It is said that women today have many more choices than women of other eras. We can vote, we can receive an education and we can have any job we desire. Our current society prides itself on being the most open-minded society of all time but I seriously question that. Though women may have more choices, society clearly favors one choice over the other.
Throughout history, women were expected to bear children and remain at home. Then the feminist movement came along and told women they didn’t have to choose that life, which is great for the women who don’t wish to stay at home. But we as a society have moved so far away from traditional gender roles that when a modern woman decides she does want to choose a traditional life, she is chastised. In our society, it’s acceptable for a woman to have a career and not have children, but the opposite situation is viewed with undue surprise and judgment. Motherhood is arguably the most vital role a woman can play, as it propels society forward, yet for some reason it is looked down upon.
During my first year at NMU I covered up my true desires, claiming to have goals of becoming a professor or an editor or anything that would make my fellow students think I was “normal.” I feared discrimination (I still do, sometimes). But after finding a mate who shares my dream of playing traditional roles in a marriage and thus realizing the fulfillment of that dream in the near future was a definite possibility, I began to be more open about discussing it. The general reaction I encountered was not exactly what I had expected.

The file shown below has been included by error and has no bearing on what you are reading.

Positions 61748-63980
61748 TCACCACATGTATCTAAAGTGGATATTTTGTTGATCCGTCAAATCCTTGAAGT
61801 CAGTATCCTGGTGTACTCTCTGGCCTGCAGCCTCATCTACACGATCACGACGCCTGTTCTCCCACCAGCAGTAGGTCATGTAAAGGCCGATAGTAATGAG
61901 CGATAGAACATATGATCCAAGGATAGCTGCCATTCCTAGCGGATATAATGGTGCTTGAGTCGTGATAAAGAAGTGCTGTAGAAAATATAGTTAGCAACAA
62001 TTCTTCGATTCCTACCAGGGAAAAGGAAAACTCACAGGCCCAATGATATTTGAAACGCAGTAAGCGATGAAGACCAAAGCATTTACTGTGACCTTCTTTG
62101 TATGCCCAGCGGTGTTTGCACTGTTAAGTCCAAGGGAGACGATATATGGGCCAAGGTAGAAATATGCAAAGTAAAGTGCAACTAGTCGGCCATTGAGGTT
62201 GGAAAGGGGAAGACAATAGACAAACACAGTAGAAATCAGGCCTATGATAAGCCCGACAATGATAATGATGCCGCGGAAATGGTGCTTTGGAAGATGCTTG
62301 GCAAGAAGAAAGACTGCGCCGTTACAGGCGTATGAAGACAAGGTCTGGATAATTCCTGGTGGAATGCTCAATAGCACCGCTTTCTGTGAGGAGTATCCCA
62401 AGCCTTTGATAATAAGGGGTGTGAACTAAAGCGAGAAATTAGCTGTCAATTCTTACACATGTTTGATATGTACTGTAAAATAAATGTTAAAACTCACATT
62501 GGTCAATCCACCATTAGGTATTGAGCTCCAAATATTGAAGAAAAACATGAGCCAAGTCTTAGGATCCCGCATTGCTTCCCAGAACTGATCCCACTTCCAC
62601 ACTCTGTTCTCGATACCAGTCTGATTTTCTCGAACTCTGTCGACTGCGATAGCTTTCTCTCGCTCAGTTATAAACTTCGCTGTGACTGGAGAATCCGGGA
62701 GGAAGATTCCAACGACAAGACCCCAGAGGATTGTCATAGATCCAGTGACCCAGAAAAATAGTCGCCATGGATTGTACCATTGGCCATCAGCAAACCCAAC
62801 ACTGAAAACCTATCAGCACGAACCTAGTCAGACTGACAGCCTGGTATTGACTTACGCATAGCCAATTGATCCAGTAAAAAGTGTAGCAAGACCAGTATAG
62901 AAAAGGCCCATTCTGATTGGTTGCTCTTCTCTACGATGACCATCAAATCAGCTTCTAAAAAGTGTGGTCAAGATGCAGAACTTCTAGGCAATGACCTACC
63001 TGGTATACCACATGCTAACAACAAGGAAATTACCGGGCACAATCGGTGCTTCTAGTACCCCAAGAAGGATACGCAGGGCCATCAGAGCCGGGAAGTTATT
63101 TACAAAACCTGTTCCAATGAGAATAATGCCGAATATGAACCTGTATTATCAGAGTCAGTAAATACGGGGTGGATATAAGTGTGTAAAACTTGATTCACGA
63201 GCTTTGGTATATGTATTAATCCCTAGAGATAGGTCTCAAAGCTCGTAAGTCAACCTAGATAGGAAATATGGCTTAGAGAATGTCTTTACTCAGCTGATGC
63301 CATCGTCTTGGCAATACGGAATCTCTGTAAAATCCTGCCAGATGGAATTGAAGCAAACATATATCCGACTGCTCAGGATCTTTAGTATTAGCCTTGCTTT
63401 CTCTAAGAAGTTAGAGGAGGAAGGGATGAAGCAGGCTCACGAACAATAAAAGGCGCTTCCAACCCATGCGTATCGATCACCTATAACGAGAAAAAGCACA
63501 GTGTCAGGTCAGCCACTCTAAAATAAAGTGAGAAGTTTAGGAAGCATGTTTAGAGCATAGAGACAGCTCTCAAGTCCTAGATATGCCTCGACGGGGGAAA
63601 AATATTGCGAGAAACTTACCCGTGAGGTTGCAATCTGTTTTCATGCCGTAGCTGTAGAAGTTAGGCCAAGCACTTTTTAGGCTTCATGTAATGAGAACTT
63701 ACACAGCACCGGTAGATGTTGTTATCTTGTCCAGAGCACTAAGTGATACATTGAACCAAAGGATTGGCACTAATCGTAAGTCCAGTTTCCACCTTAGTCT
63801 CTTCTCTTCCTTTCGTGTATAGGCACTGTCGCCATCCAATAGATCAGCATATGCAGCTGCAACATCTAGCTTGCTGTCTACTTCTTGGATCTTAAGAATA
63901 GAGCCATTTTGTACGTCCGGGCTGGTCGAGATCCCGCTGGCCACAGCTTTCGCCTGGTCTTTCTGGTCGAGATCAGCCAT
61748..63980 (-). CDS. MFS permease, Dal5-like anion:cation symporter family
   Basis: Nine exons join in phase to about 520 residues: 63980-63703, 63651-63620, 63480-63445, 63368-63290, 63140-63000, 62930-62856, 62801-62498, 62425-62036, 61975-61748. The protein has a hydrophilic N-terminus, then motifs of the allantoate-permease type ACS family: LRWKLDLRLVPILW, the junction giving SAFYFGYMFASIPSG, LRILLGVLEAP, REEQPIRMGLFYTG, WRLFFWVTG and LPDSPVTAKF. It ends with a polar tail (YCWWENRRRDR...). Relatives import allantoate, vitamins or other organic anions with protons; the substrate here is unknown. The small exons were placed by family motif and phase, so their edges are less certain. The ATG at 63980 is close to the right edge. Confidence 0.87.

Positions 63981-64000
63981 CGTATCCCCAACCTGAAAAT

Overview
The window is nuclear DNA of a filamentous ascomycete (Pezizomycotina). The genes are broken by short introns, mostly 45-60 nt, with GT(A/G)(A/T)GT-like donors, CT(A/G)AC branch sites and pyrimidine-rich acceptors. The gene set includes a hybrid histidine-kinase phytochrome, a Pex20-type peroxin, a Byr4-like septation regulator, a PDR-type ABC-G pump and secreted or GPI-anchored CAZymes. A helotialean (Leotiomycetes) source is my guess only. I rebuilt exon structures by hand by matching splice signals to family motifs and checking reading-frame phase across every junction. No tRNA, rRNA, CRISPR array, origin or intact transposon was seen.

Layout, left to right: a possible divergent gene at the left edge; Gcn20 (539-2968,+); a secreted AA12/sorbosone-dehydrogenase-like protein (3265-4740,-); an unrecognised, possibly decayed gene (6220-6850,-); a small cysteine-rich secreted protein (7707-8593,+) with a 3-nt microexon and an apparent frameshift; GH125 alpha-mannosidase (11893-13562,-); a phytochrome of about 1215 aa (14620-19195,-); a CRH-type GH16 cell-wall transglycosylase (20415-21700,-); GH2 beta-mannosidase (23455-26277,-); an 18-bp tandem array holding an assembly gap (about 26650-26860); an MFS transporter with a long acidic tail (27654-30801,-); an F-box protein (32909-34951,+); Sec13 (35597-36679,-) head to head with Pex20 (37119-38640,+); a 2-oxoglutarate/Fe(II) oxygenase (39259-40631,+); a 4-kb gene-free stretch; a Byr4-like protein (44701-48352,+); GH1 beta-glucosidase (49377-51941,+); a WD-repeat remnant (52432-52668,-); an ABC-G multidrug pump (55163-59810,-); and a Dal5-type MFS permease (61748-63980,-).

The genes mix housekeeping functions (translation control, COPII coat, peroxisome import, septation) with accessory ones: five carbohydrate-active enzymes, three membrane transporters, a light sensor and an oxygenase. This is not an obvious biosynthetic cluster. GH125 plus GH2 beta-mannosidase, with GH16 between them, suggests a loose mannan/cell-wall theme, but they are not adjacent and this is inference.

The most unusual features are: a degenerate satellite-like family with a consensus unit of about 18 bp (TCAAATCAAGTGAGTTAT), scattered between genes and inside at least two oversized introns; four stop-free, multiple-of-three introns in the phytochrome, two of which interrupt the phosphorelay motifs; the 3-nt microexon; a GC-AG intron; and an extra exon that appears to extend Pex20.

Most people, upon learning I have chosen to be a homemaker for a future career, ask me: “Well, then why are you here [at Northern]?” Well, I want to be an educated and informed member of society. A college education does not have to be used strictly for occupational purposes. An education should teach one how to think critically in everyday life.
That is precisely what I have learned during my time at Northern, and it will certainly not go to waste just because I don’t plan to make a salary. Is learning how to think not the purpose of the university? If the purpose is merely to be trained in a marketable trade, why not demolish all universities and just have trade schools? I feel we have lost something over the past few years. Universities used to be where people went to learn how to analyze the world around them and engage in intelligent debate. Somehow the importance of being educated in this sense has been diminished and now people simply want to learn skills. Learning skills isn’t a negative goal for a person to pursue, but along the way, all students should have the desire to learn how to think and to be educated for education’s sake.
A practical example of education for education’s sake is the liberal requirement of all majors. Students complain so much about this, but it should be embraced. We should all use these three, four or even five years to soak up all the knowledge we can and use it however we choose. And the next time you find out someone you know wants to be a homemaker, remember what you learned in that history class you didn’t want to take. It’s really not that strange after all.